Currently I am slightly obsessed with the concept of iteration. (That was the intent behind my “communicational pliancy” post.) When people talk about iteration in terms of software development — which is the context that I’m familiar with — they mean gradual improvement, tweaking and changing things after “shipping the minimum viable product”.
I want to live my life along the same lines: trying things, gathering information about how well they worked, and then trying something else. Built into this approach is room to experiment, even to fail.
I was talking with a new friend recently about designing systems, especially systems meant to organize people. I cited one of my takeaways from The Design of Everyday Things: you have to expect people to try the “wrong” thing, to misunderstand how the design is supposed to work. People will press every button in every bizarre combination and you have to plan for that. Systems (of all kinds) have to be designed to accommodate failure — if they aren’t, they will eventually self-catastrophize, to coin a phrase. (Just give Zappos a year or two.)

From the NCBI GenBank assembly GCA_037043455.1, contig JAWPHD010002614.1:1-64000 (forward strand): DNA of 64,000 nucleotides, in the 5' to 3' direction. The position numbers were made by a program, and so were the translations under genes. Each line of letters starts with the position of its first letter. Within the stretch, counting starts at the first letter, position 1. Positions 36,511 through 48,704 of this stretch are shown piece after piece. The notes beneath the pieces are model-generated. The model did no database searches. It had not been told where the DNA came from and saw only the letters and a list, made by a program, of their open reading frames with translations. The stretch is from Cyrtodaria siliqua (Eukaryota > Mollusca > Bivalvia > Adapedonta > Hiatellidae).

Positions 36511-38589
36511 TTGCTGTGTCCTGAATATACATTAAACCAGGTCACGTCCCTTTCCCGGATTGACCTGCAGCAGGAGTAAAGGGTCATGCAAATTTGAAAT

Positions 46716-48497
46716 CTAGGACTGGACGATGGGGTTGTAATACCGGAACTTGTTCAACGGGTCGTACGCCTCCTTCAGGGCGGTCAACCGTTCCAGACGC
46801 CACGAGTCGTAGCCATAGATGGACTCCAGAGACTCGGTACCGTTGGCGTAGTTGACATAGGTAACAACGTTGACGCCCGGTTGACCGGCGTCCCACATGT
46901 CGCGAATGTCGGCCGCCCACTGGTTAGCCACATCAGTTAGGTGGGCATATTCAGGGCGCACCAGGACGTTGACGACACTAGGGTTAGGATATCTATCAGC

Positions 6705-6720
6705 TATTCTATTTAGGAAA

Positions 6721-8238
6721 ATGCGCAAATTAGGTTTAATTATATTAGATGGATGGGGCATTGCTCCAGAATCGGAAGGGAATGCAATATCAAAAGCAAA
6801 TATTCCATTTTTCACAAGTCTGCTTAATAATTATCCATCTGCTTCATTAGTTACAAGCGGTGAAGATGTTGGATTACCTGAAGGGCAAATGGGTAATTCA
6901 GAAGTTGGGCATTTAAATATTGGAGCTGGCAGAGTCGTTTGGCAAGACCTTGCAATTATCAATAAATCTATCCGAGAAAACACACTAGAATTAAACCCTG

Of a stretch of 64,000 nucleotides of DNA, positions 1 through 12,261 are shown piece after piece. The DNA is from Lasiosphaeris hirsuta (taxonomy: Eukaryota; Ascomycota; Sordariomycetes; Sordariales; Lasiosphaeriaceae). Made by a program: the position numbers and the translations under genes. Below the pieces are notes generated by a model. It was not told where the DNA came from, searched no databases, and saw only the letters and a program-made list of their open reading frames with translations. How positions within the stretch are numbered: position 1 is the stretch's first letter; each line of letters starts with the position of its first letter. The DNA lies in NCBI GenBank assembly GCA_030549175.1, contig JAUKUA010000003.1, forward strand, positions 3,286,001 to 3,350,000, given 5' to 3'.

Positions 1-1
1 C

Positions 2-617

If you squint, this principle applies to one-person systems also. For optimal productivity and happiness, I have to design my own habits and attitudes to accommodate the quirks of human nature, my own specific personality, and the inevitable ill-advised impulse. Iteration seems like a great framework for this, since it’s all about incremental change that leads to gradual improvement.